77 48.788 51.097 54.623 57.786 61.586 68.307 76.334 84.968 93.270 98.484 103.158 108.771 112.704 117.591 121.100

78 49.582 51.910 55.466 58.654 62.483 69.252 77.334 86.022 94.374 99.617 104.316 109.958 113.911 118.823 122.348

79 50.376 52.725 56.309 59.522 63.380 70.198 78.334 87.077 95.476 100.749 105.473 111.144 115.117 120.052 123.594

80 51.172 53.540 57.153 60.391 64.278 71.145 79.334 88.130 96.578 101.879 106.629 112.329 116.321 121.280 124.839

81 51.969 54.357 57.998 61.261 65.176 72.091 80.334 89.184 97.680 103.010 107.783 113.512 117.524 122.507 126.083
82 52.767 55.174 58.845 62.132 66.076 73.038 81.334 90.237 98.780 104.139 108.937 114.695 118.726 123.733 127.324

83 53.567 55.993 59.692 63.004 66.976 73.985 82.334 91.289 99.880 105.267 110.090 115.876 119.927 124.957 128.565

84 54.368 56.813 60.540 63.876 67.876 74.933 83.334 92.342 100.980 106.395 111.242 117.057 121.126 126.179 129.804

85 55.170 57.634 61.389 64.749 68.777 75.881 84.334 93.394 102.079 107.522 112.393 118.236 122.325 127.401 131.041

86 55.973 58.456 62.239 65.623 69.679 76.829 85.334 94.446 103.177 108.648 113.544 119.414 123.522 128.621 132.277

87 56.777 59.279 63.089 66.498 70.581 77.777 86.334 95.497 104.275 109.773 114.693 120.591 124.718 129.840 133.512

88 57.582 60.103 63.941 67.373 71.484 78.726 87.334 96.548 105.372 110.898 115.841 121.767 125.913 131.057 134.745

89 58.389 60.928 64.793 68.249 72.387 79.675 88.334 97.599 106.469 112.022 116.989 122.942 127.106 132.273 135.978

90 59.196 61.754 65.647 69.126 73.291 80.625 89.334 98.650 107.565 113.145 118.136 124.116 128.299 133.489 137.208

91 60.005 62.581 66.501 70.003 74.196 81.574 90.334 99.700 108.661 114.268 119.282 125.289 129.491 134.702 138.438

92 60.815 63.409 67.356 70.882 75.100 82.524 91.334 100.750 109.756 115.390 120.427 126.462 130.681 135.915 139.666

93 61.625 64.238 68.211 71.760 76.006 83.474 92.334 101.800 110.850 116.511 121.571 127.633 131.871 137.127 140.893

94 62.437 65.068 69.068 72.640 76.912 84.425 93.334 102.850 111.944 117.632 122.715 128.803 133.059 138.337 142.119

95 63.250 65.898 69.925 73.520 77.818 85.376 94.334 103.899 113.038 118.752 123.858 129.973 134.247 139.546 143.344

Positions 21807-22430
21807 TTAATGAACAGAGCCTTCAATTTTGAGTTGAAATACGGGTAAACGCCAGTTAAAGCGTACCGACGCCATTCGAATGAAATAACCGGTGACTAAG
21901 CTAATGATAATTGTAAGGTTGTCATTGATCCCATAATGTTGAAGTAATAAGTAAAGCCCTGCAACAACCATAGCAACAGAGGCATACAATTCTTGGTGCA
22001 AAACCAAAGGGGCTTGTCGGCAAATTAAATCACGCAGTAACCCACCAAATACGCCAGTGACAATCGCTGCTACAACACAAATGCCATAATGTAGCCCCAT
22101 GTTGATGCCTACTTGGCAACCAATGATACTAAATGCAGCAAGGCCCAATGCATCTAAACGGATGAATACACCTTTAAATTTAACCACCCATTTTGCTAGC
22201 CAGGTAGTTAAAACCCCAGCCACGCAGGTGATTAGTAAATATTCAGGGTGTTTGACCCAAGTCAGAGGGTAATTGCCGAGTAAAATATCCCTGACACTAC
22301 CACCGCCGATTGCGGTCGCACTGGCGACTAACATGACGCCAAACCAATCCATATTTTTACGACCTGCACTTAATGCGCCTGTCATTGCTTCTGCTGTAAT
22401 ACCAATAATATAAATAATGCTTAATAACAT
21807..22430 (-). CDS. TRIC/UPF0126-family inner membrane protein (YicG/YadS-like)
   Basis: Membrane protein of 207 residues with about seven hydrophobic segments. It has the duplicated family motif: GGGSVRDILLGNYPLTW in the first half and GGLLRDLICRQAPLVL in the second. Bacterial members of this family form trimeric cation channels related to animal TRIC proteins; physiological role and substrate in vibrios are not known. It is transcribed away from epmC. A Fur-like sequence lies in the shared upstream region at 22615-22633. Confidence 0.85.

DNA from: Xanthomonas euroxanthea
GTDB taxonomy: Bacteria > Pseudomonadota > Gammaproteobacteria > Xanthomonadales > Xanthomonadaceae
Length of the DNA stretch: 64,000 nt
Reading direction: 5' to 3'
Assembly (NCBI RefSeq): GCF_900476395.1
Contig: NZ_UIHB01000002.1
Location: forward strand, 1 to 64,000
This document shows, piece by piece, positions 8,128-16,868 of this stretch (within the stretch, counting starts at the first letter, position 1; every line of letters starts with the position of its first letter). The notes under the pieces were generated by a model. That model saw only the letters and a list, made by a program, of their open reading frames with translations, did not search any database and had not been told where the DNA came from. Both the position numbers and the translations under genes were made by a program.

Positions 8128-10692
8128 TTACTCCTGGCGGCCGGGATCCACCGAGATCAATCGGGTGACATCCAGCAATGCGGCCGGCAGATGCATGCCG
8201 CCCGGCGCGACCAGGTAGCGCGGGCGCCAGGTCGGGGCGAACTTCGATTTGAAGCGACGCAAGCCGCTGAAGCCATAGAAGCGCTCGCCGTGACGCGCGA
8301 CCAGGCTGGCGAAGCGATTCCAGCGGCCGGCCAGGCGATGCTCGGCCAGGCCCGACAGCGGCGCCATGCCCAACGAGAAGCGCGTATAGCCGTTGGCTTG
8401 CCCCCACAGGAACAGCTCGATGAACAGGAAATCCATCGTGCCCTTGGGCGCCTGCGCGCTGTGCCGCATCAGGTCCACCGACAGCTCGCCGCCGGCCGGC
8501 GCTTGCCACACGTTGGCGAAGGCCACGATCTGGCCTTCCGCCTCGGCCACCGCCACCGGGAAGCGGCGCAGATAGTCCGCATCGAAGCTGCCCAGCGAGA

96 64.063 66.730 70.783 74.401 78.725 86.327 95.334 104.948 114.131 119.871 125.000 131.141 135.433 140.755 144.567

97 64.878 67.562 71.642 75.282 79.633 87.278 96.334 105.997 115.223 120.990 126.141 132.309 136.619 141.962 145.789

98 65.694 68.396 72.501 76.164 80.541 88.229 97.334 107.045 116.315 122.108 127.282 133.476 137.803 143.168 147.010
99 66.510 69.230 73.361 77.046 81.449 89.181 98.334 108.093 117.407 123.225 128.422 134.642 138.987 144.373 148.230

100 67.328 70.065 74.222 77.929 82.358 90.133 99.334 109.141 118.498 124.342 129.561 135.807 140.169 145.577 149.449

101 68.146 70.901 75.083 78.813 83.267 91.085 100.334 110.189 119.589 125.458 130.700 136.971 141.351 146.780 150.667

102 68.965 71.737 75.946 79.697 84.177 92.038 101.334 111.236 120.679 126.574 131.838 138.134 142.532 147.982 151.884

103 69.785 72.575 76.809 80.582 85.088 92.991 102.334 112.284 121.769 127.689 132.975 139.297 143.712 149.183 153.099

104 70.606 73.413 77.672 81.468 85.998 93.944 103.334 113.331 122.858 128.804 134.111 140.459 144.891 150.383 154.314

105 71.428 74.252 78.536 82.354 86.909 94.897 104.334 114.378 123.947 129.918 135.247 141.620 146.070 151.582 155.528

106 72.251 75.092 79.401 83.240 87.821 95.850 105.334 115.424 125.035 131.031 136.382 142.780 147.247 152.780 156.740

107 73.075 75.932 80.267 84.127 88.733 96.804 106.334 116.471 126.123 132.144 137.517 143.940 148.424 153.977 157.952

108 73.899 76.774 81.133 85.015 89.645 97.758 107.334 117.517 127.211 133.257 138.651 145.099 149.599 155.173 159.162

109 74.724 77.616 82.000 85.903 90.558 98.712 108.334 118.563 128.298 134.369 139.784 146.257 150.774 156.369 160.372